Finally we made it very clear that action must be taken to reduce the unacceptable death-toll caused by lorries, particularly in London. The Government needs to back up what Transport for London is already doing to ensure that lorries are equipped with mirrors, sensors and cameras, that drivers receive cycle-awareness training (and preferably, actual cycle training) and that new lorries are designed to be cycle-friendly. Above all though, action is needed to reduce the numbers of lorries on busy roads at busy times.
DfT's cycling team clearly "gets it" on the need to promote cycling as a normal activity for people of all ages, backgrounds and abilities. The challenge now is to ensure that other departments play their part too. In particular, Michael Gove's education department has been notably reluctant to contribute to the Get Britain Cycling inquiry, or the Government's response to it, and cancelled a key survey of how young people travel to school. This is leading to a post-code lottery in the provision of Bikeability cycle training, with some councils and schools embracing it enthusiastically, while others still reject it as "dangerous". The Department for Education really needs to get on board with ensuring that Bikeability training is available to all pupils, of primary and secondary schools alike.
The Government departments for business (BIS), for health (DH), for culture, media and sport (DCMS) and for rural affairs (DEFRA) also have roles to play in promoting cycling in workplaces, for health patients and for under-represented groups, including for recreation and tourism as well as day-to-day cycling.
The "Get Britain Cycling" report called for targets to increase cycle use from below 2% of trips today, to 10% by 2025 and 25% by 2050. Unfortunately, "target" is a dirty word in Government these days! However road safety experts have widely criticised the Government for its withdrawal of road safety targets, saying that local authority officers responsible for road safety now find it harder to argue for the resources they need. Targets are a crucial signal of what the Government really regards as important.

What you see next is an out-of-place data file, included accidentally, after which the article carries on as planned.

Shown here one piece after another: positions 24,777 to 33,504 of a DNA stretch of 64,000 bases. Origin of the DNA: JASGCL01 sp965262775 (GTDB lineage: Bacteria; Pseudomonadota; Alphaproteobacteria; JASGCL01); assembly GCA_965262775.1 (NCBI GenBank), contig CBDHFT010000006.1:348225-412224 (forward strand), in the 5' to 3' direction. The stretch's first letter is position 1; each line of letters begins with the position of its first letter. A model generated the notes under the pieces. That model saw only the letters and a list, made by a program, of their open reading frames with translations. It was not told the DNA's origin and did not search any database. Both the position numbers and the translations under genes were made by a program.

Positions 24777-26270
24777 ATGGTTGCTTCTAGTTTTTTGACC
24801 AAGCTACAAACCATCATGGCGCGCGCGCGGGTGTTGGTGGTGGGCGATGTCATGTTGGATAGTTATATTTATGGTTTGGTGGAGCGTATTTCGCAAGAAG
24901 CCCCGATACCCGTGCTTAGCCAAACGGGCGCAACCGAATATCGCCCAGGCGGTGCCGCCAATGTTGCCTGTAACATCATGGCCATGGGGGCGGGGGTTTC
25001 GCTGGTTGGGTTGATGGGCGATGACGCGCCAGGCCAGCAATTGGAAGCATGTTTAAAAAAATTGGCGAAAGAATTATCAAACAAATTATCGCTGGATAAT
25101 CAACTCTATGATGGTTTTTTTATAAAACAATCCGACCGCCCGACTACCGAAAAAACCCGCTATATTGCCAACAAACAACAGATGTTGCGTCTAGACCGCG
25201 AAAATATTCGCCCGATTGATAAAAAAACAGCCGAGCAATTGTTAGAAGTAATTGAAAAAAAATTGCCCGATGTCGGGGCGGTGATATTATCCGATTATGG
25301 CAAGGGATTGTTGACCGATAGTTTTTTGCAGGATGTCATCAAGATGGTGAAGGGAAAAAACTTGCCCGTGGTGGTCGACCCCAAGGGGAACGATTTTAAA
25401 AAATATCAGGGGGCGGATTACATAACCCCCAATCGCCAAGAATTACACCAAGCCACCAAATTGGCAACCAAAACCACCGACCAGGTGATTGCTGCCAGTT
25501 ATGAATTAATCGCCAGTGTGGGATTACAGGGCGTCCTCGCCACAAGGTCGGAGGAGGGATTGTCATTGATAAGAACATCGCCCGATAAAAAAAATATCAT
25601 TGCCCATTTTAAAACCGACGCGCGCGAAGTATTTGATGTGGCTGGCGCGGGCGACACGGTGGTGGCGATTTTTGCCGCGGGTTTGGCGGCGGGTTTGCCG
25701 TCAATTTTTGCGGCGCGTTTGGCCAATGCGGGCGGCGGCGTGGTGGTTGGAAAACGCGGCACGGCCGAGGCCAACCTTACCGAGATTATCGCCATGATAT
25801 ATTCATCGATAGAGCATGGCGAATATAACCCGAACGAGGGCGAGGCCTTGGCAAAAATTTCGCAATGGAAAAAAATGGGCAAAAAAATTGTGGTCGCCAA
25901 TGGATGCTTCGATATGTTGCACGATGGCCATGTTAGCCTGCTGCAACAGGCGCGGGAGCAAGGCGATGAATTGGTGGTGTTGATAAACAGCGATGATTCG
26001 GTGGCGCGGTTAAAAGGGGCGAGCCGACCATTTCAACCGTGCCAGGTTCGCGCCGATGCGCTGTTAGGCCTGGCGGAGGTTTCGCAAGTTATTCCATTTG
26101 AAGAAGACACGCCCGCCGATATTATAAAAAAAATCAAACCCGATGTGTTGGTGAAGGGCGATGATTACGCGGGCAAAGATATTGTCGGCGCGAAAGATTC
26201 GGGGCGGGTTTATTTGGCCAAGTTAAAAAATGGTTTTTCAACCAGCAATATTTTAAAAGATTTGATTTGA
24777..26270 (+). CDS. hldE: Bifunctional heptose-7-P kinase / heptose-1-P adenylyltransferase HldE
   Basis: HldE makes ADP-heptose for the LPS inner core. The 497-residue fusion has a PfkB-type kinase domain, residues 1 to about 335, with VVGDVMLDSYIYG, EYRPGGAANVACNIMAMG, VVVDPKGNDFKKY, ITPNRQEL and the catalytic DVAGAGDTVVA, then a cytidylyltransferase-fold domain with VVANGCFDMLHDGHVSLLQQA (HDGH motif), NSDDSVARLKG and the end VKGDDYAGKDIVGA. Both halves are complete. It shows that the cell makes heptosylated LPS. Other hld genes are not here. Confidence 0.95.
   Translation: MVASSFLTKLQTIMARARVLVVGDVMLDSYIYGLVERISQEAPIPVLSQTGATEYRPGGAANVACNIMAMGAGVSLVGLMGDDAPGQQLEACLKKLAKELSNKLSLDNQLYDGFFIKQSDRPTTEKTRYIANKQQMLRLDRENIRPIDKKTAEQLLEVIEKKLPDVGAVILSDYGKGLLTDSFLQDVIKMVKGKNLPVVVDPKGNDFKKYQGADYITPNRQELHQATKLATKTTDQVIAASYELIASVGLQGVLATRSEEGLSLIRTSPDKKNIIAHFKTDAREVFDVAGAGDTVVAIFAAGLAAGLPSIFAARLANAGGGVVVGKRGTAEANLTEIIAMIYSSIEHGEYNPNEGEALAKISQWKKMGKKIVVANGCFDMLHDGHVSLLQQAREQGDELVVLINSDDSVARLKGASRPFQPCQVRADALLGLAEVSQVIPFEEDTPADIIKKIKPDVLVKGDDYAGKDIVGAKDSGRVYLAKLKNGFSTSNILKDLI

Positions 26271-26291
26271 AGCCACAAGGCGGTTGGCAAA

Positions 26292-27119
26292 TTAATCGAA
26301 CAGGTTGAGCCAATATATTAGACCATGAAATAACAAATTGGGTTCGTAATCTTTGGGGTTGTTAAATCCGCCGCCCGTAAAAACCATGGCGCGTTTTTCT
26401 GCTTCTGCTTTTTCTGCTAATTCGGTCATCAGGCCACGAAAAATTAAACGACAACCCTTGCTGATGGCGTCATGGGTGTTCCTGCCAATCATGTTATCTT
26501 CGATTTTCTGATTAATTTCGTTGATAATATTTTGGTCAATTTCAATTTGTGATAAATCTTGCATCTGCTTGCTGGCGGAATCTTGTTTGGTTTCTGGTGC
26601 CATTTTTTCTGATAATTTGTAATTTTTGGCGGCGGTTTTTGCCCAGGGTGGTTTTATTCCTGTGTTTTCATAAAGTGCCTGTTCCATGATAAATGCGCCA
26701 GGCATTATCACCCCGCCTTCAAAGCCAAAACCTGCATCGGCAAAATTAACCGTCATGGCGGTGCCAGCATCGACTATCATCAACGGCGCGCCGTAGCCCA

However the form of these targets also matters, particularly for measuring progress on improving cycle safety. Targets or indicators need to be "rate-based", i.e. you need to measure the risk of a (fatal or serious) cyclist casualty per mile or per trip cycled, not simply the numbers of casualties. Otherwise, you constantly end up with bad headlines when cycle casualty numbers increase, even if cycle safety has in fact improved, thanks to a much higher increase in cycle use.
Finding the funding
Perhaps the most important recommendation in the Get Britain Cycling report was the call for spending on cycling to increase to at least £10 per person annually, rising to £20 per person as cycle use grows. We emphasised to DfT's officials that you cannot expect to produce an ambitious Cycling Delivery Plan without ambitous levels of funding to deliver it.
As for the evidence needed to justify this level of spending to the Treasury, we said that there is already masses of evidence of the sheer scale of the economic value of cycling's overwhelming health, environmental, congestion-busting and quality of life benefits, for urban and rural areas alike. The Government is ploughing vast sums into road schemes and the HS2 rail link on far flimsier economic evidence. Why is the cycling lobby always packed off to provide yet more evidence to justify investment in such an incredibly cost-effective solution to so many of society's challenges!
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I am much heartened by the willingness of the DfT's cycling team to spend 3 days with us discussing what needs doing, the obstacles that might lie in the way, and how these might be overcome. We will ultimately judge the Cycling Delivery Plan by whether it properly addresses the above issues. However we are also very keen to help them develop the cycle-friendly design standards, and to secure the funding and other commitments from Ministers, from colleagues and ministers elsewhere in Government and other bodies. DfT's cycle policy team clearly shares our aspirations for a genuinely ambitious Cycling Delivery Plan. May the positive dialogue continue!